I was doing some intense thinking about picture books last night. My writing class asked me why I’m not keen on rhyming picture books and I didn’t have a coherent answer for them. But I do now!
When I got home I read dozens of rhyming and non rhyming pictures books. Every month I am sent review copies of all the new titles (and proofs or early reading copies) by the various Irish and UK publishers, and I read ALL the picture books and as many of the novels as I can. So I get a great overview of what’s going on in the world of children’s books.
When I was the children’s book buyer at Waterstone’s and then Eason’s I saw the covers and titles of up to 8,000 children’s books a year. Booksellers are a font of knowledge when it comes to children’s books, trends, titles, covers etc. I’m proud to say I still work with booksellers, as a consultant with Dubray Books.
So what conclusion did I come to after my late night read?
A large number of rhyming picture books are all about concept (love, ABC, 123, colour) and it’s hard to get emotion and conflict into even the best of them.Yes, yes I know Julia Donaldson manages to pack her books with emotion (and others do too – Madeline, Millions of Cats, Ten Little Fingers and Ten Little Toes etc) but she is one in a million.
Non-rhyming picture books are all about story, character and emotion.
I like books that squeeze my heart, books full of emotion and power. Owl Babies, Where the Wild Things Are, Lost and Found, The Heart and the Bottle, Monster Mama (see below for details).
I hate insipid, badly rhyming picture books about loving your mummy (who is also a teddy dressed in human clothing). Managing to make the last words on each line rhyme does not magically turn a writer into a poet. The whole line has to sing.
I’ll leave you with this: award winning picture book maker, Marie Louise Fitzpatrick talking a lot of sense about picture books that rhyme:
And for the record here are my all time top 10 favourite picture books (not the best books, or the ones that have won the most awards, the ones I love the most). Books I could not live without:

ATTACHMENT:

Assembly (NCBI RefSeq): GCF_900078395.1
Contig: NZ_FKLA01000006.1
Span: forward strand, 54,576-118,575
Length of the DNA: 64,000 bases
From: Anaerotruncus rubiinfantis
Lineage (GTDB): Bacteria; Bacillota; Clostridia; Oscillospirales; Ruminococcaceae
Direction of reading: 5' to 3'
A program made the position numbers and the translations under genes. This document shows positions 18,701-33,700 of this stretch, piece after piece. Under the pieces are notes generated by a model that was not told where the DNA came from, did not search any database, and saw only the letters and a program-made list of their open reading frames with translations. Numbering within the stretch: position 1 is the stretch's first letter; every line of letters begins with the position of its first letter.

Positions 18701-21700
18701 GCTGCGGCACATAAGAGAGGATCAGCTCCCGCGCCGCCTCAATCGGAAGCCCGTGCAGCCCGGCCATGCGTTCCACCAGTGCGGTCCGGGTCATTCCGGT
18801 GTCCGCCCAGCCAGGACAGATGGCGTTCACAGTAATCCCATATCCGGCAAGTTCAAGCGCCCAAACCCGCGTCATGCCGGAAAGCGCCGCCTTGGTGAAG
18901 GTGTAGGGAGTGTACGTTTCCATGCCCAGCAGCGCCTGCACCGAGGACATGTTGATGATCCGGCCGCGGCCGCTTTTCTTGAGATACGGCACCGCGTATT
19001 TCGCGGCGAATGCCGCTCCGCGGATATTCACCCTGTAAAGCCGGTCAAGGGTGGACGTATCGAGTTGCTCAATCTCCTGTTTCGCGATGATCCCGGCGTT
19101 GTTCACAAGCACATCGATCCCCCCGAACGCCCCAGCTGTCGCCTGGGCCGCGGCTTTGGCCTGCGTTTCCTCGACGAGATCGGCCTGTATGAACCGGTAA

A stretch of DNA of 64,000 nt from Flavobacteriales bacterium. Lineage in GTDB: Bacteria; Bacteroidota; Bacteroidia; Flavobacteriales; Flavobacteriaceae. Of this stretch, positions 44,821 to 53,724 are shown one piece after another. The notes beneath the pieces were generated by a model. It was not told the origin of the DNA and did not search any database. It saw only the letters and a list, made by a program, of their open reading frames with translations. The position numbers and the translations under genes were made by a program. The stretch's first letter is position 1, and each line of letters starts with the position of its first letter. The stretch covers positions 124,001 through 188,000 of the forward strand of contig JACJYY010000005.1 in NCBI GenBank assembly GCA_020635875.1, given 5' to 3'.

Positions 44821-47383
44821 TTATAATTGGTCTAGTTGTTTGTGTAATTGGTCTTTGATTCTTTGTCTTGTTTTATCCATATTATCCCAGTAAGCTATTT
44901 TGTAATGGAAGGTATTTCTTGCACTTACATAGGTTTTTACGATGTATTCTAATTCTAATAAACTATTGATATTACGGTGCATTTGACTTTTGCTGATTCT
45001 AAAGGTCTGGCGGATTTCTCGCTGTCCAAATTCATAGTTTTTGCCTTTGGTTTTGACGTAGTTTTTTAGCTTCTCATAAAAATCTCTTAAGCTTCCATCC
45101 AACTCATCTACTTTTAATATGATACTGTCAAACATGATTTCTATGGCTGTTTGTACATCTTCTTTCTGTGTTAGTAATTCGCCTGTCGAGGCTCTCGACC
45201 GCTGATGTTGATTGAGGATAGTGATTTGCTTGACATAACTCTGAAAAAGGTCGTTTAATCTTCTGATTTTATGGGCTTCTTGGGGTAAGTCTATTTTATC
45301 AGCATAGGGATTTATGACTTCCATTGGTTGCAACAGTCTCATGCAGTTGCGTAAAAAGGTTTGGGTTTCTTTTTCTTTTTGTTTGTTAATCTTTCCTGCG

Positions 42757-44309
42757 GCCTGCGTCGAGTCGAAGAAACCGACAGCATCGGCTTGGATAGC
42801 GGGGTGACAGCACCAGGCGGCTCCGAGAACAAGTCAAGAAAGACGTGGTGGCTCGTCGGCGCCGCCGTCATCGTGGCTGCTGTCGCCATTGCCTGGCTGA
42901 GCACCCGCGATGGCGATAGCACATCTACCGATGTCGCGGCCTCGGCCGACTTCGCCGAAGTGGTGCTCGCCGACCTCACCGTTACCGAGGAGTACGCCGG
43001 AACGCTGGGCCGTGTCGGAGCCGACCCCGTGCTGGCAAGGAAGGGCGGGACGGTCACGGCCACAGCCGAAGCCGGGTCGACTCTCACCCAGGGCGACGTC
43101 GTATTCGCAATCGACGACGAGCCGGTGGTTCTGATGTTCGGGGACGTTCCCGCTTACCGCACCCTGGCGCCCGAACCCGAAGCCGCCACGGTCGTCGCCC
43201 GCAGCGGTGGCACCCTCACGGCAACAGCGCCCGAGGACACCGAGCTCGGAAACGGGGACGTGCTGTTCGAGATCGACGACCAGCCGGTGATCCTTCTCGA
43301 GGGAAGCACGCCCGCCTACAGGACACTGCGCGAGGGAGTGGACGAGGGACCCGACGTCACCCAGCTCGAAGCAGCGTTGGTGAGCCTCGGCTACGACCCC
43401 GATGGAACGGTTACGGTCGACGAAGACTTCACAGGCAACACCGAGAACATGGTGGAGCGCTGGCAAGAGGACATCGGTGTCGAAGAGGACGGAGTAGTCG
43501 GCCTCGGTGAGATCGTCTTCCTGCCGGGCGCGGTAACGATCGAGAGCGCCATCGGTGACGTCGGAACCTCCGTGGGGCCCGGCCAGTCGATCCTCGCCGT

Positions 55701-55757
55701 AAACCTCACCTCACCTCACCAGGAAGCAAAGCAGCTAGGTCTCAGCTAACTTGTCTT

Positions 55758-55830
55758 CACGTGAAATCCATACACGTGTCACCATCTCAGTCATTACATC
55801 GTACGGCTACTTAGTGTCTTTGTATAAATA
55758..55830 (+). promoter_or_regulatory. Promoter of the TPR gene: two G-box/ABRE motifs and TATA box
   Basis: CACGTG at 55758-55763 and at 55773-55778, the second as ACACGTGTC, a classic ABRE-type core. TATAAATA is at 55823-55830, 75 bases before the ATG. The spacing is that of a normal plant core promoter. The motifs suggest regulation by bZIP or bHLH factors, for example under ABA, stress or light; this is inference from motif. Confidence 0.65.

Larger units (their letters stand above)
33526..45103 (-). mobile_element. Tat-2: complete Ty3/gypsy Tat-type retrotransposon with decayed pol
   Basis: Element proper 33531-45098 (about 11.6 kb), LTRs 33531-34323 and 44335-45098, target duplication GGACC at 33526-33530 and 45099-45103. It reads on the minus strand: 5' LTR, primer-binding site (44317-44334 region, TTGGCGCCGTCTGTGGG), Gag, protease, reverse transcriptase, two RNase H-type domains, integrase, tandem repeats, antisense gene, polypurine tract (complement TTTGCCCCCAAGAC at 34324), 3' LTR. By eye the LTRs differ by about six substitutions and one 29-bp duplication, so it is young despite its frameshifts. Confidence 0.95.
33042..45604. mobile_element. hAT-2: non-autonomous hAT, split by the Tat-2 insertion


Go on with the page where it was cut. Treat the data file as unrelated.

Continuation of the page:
1/ Where the Wild Things Are – Maurice Sendak
Is there a better picture book?
2/ Owl Babies by Martin Waddell, illustrated by Patrick Benson
Love it – and it has my name in it!
3/ Lost and Found – Oliver Jeffers
Oliver is exceptional. One of the greatest picture book talents Ireland has ever produced.
4/ Busy Busy World – Richard Scarry
My childhood is embedded in this book.
5/ The Elephant and the Bad Baby by Elfrida Vipont, illustrated by Raymond Briggs
Loved it as a child, love it now.
6/ The Red Tree – Shaun Tan
The illustrations make me shiver, they’re so good. I also love Rules of Summer. All his work in fact.
7/ Monster Mama by Liz Rosenberg, illustrated by Stephen Gammell
Incredible book about a mother and her son, bullying and the power of love.
8/ Alfie Gets in First – Shirley Hughes
Best writer for toddlers ever. Her domestic scenes sing with love.
9/ Peter’s Chair – Ezra Jack Keats
Exceptional picture book from 1967 about sibling rivalry. I was read it first when my sister was born and it’s stayed with me all that time.
10/ Fighting it out for the last slot – I can’t choose. There so many amazing picture book makers. Jon Klassen is my pick for today. I Want My Hat Back. But I also adore Dr Suess (who doesn’t?), although may of his books are more illustrated books than picture books (maybe Richard Scarry’s too?) A topic for another day. And for pure illustration, Lizbeth Zwerger all the way. Journey by Aaron Becker is pretty special too (wordless picture book). So many pretty books …
(c) Sarah Webb